33. Onyekachi Umah, “New Punishment For Rape In Nigeria” (LearnNigerianLaws.com, 23 June 2020) <https://sabilaw.org/new-punishment-for-rape-in-nigeria-daily-law-tips-tip-594-by-onyekachi-umah-esq-llm-aciarbuk/ > accessed 20 April 2021
  34. Onyekachi Umah, “Rape Cannot Be Settled Out Of Court (No Room For Pay-Off/Forgiveness/Withdrawal Of Complaints” (LearnNigerianLaws.com,26 June 2020) <https://sabilaw.org/rape-cannot-be-settled-out-of-court-no-room-for-pay-off-forgiveness-withdrawal-of-complaints-daily-law-tips-tip-596-by-onyekachi-umah-esq-llm-aciarbuk/ > accessed 20 April 2021
  35. Onyekachi Umah, “A Female Too, Can BE Guilty Of Rape” (LearnNigerianLaws.com, 13 December 2018) <https://sabilaw.org/daily-law-tips-by-onyekachi-umah-esq-tip-248-a-female-too-can-be-guilty-of-rape-in-nigeria/ > accessed 20 April 2021
  36. Onyekachi Umah, “Ages At Which Sexual Intercourse With Consent Will Amount To Rape” (LearnNigerianLaws.com, 20 February 2020) <https://sabilaw.org/ages-at-which-sexual-intercourse-with-consent-will-amount-to-rape-daily-law-tips-tip-509-by-onyekachi-umah-esq-llm-aciarbuk/> accessed 20 April 2021
  37. Onyekachi Umah, “How To Prove Rape In Nigeria).” (LearnNigerianLaws.com, 2 July 2019) <https://sabilaw.org/how-to-prove-rape-in-nigeria-daily-law-tips-tip-363-by-onyekachi-umah-esq-llm-aciarb-uk/ > accessed 20 April 2021
  38. Onyekachi Umah, “Can a Married Woman Inherit Her Parents’ Property?”, (LearnNigerianLaws.com, 27 March 2020) <https://sabilaw.org/can-a-married-woman-inherit-her-parents-property-daily-law-tips-tip-535-by-onyekachi-umah-esq-llm-aciarbuk/ > accessed 20 April 2021
  39. Onyekachi Umah, “Female Genital Mutilation/Cutting/Elongation, Breasts Ironing And Forced Marriage Are Now Criminal Offences In Nigeria” (Daily Law Tips [443]) <https://sabilaw.org/female-genital-mutilation-cutting-elongation-breasts-ironing-and-forced-marriage-are-now-criminal-offences-in-nigeria-daily-law-tips-tip-443-by-onyekachi-umah-esq-llm-aciarb-uk/ > accessed 20 April 2021
  40. Onyekachi Umah, “Harmful Widowhood Practices (Traditions) Are Illegal In Nigeria” (Daily Law Tips [Tip 589]) <https://sabilaw.org/harmful-widowhood-practices-traditions-are-illegal-in-nigeria-daily-law-tips-tip-589-by-onyekachi-umah-esq-llm-aciarbuk/ > accessed 20 April 2021
  41. Onyekachi Umah, “Forceful Isolation/Separation Of Family Members/Friends Is Now An Offence In Nigeria” (Daily Law Tips [356]) <https://sabilaw.org/forceful-isolation-separation-of-family-members-friends-is-now-an-offence-in-nigeria-daily-law-tips-tip-356-by-onyekachi-umah-esq-llm-aciarb-uk/ > accessed 120 April 2021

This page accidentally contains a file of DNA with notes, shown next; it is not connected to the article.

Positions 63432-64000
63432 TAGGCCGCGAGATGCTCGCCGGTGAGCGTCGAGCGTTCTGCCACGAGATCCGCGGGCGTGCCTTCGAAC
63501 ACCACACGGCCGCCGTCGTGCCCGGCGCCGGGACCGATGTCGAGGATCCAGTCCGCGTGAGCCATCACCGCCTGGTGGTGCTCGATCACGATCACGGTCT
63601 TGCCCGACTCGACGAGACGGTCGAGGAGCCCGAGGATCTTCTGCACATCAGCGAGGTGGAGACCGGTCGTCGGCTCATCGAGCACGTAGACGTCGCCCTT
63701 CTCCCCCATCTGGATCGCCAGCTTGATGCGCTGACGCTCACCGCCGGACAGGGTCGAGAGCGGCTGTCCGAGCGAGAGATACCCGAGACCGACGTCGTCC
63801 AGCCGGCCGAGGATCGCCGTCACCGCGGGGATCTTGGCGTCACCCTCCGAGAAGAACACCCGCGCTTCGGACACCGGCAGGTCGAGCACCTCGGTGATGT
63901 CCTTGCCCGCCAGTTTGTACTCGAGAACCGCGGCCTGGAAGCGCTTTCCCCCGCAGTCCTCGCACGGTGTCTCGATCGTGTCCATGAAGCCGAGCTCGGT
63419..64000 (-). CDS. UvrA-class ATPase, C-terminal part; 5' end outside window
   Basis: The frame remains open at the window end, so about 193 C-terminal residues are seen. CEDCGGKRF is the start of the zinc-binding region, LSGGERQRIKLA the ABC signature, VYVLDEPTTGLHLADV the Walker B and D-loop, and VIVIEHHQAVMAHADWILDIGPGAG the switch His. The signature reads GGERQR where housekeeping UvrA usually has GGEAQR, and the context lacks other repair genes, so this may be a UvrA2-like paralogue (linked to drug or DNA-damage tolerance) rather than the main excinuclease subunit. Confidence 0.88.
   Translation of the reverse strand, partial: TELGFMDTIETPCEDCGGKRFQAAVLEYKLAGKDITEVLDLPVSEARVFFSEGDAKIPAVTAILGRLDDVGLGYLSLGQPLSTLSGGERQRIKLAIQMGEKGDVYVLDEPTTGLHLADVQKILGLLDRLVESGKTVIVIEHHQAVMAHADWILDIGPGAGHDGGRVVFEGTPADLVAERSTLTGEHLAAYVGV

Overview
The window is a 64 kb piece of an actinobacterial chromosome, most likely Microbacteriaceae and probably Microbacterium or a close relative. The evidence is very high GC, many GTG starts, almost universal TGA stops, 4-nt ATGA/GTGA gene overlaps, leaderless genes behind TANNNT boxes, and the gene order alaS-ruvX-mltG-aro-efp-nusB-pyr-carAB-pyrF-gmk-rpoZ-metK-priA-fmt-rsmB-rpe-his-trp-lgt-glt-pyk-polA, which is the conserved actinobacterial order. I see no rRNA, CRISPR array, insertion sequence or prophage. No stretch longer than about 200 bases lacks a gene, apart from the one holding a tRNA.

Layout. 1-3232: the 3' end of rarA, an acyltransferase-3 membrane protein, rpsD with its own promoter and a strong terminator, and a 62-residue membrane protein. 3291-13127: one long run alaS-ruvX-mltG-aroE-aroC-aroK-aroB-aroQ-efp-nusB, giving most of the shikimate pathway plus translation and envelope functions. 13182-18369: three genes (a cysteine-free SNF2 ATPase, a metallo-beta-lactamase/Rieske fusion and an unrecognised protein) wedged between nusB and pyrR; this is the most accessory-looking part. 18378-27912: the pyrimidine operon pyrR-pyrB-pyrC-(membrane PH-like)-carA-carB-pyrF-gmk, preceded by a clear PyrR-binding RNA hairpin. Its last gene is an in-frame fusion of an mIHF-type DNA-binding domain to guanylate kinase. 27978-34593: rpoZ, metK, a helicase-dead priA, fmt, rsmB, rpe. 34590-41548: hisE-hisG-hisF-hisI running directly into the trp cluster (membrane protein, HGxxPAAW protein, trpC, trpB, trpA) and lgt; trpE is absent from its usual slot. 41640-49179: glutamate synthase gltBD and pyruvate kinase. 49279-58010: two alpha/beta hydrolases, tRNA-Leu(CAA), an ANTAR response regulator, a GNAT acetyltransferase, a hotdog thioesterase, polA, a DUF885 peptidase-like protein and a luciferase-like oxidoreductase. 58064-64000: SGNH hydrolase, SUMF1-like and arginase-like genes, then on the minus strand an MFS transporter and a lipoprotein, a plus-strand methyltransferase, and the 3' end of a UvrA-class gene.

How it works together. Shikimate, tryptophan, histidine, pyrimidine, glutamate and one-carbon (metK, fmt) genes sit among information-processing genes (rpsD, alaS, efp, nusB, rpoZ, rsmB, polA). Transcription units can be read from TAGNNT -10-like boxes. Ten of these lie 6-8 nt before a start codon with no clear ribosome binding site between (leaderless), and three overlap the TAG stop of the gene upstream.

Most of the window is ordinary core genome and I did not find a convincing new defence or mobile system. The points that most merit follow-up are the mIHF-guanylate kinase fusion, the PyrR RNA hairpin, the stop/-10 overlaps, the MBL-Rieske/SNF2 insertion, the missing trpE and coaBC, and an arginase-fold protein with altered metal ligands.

42. Onyekachi Umah, “Abolished Anti-Women Custom of Onitsha People of Anambra State, Nigeria” (LearnNigerianLaws, 10 March 2020) <https://sabilaw.org/abolished-anti-women-custom-of-onitsha-people-of-anambra-state-nigeria-daily-law-tips-tip-522-by-onyekachi-umah-esq-llm-aciarbuk/ > accessed 20 April 2021
  43. Onyekachi Umah, “Citizen By Marriage Is Discriminatory and Against Nigerian Women”, (LearnNigerianLaws.com, 14 September 2020) <https://sabilaw.org/citizen-by-marriage-is-discriminatory-and-against-nigerian-women/ > accessed 20 April 2021
  44. Onyekachi Umah, “Abolished Anti-Women Custom of Yoruba People of Nigeria”, (LearnNigerianLaws.com, 11 March 2020) <https://sabilaw.org/abolished-anti-women-custom-of-yoruba-people-of-nigeria-daily-law-tips-tip-523-by-onyekachi-umah-esq-llm-aciarbuk/ > accessed 20 April 2021
  45. Onyekachi Umah, “Can a Married Woman Inherit Her Parents Property?” (LearnNigerianLaws.com, 27 March 2020) <https://sabilaw.org/can-a-married-woman-inherit-her-parents-property-daily-law-tips-tip-535-by-onyekachi-umah-esq-llm-aciarbuk/ > accessed 20 April 2021
  46. Onyekachi Umah, “Approval For Marriage Of Female Officers/Staff Is Unconstitutional and Discriminatory”, (LearnNigerianLaws.com, 23 September 2020) <https://sabilaw.org/approval-for-marriage-of-female-officers-staff-is-unconstitutional-and-discriminatory/ > accessed 20 April 2021
  47. Onyekachi Umah, “It Is An Offence To Chase Out Wife/Husband From A Home Or Even Attempt To Do So” (LearnNigerianLaws.com, 17 May 2019) <https://sabilaw.org/it-is-an-offence-to-chase-out-wife-husband-from-a-home-or-even-attempt-to-do-so-daily-law-tips-tip-333-by-onyekachi-umah-esq-llm-aciarb-uk/> accessed 20 April 2021
  48. Onyekachi Umah, “Examining Brutalization of House Helps in Nigeria. (An Exposé on Anti-Cruel Labour Laws in Nigeria)” (LearnNigerianLaws.com, 3 August 2020) <https://sabilaw.org/examining-brutalization-of-house-helps-in-nigeria-an-expose-on-anti-cruel-labour-laws-in-nigeria-daily-law-tips-tip-623-by-onyekachi-umah-esq-ll-m-aciarbuk/> accessed 27 April 2021
  49. Pic credit: new-beginnings. org

 

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How to Lawfully Adopt a Child in Nigeria